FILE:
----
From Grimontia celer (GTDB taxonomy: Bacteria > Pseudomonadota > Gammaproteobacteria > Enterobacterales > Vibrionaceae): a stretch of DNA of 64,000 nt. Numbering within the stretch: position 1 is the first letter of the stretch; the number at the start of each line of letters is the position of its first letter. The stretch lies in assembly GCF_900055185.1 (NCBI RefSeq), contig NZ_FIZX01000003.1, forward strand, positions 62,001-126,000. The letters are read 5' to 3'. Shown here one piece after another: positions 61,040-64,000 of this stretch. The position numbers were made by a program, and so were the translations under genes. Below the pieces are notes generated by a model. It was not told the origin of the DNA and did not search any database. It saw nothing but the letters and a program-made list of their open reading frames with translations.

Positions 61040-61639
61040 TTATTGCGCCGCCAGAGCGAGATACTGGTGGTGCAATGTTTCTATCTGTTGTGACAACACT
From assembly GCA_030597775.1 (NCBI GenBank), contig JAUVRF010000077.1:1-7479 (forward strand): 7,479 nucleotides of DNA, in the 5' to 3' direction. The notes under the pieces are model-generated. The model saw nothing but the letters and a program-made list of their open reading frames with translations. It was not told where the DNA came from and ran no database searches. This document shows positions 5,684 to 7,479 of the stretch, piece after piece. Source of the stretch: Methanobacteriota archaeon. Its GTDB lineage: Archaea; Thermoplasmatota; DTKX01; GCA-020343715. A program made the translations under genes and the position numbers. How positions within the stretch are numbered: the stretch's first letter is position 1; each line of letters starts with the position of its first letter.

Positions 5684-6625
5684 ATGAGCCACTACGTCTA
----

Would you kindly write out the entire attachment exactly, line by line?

From Grimontia celer (GTDB taxonomy: Bacteria > Pseudomonadota > Gammaproteobacteria > Enterobacterales > Vibrionaceae): a stretch of DNA of 64,000 nt. Numbering within the stretch: position 1 is the first letter of the stretch; the number at the start of each line of letters is the position of its first letter. The stretch lies in assembly GCF_900055185.1 (NCBI RefSeq), contig NZ_FIZX01000003.1, forward strand, positions 62,001-126,000. The letters are read 5' to 3'. Shown here one piece after another: positions 61,040-64,000 of this stretch. The position numbers were made by a program, and so were the translations under genes. Below the pieces are notes generated by a model. It was not told the origin of the DNA and did not search any database. It saw nothing but the letters and a program-made list of their open reading frames with translations.

Positions 61040-61639
61040 TTATTGCGCCGCCAGAGCGAGATACTGGTGGTGCAATGTTTCTATCTGTTGTGACAACACT
From assembly GCA_030597775.1 (NCBI GenBank), contig JAUVRF010000077.1:1-7479 (forward strand): 7,479 nucleotides of DNA, in the 5' to 3' direction. The notes under the pieces are model-generated. The model saw nothing but the letters and a program-made list of their open reading frames with translations. It was not told where the DNA came from and ran no database searches. This document shows positions 5,684 to 7,479 of the stretch, piece after piece. Source of the stretch: Methanobacteriota archaeon. Its GTDB lineage: Archaea; Thermoplasmatota; DTKX01; GCA-020343715. A program made the translations under genes and the position numbers. How positions within the stretch are numbered: the stretch's first letter is position 1; each line of letters starts with the position of its first letter.

Positions 5684-6625
5684 ATGAGCCACTACGTCTA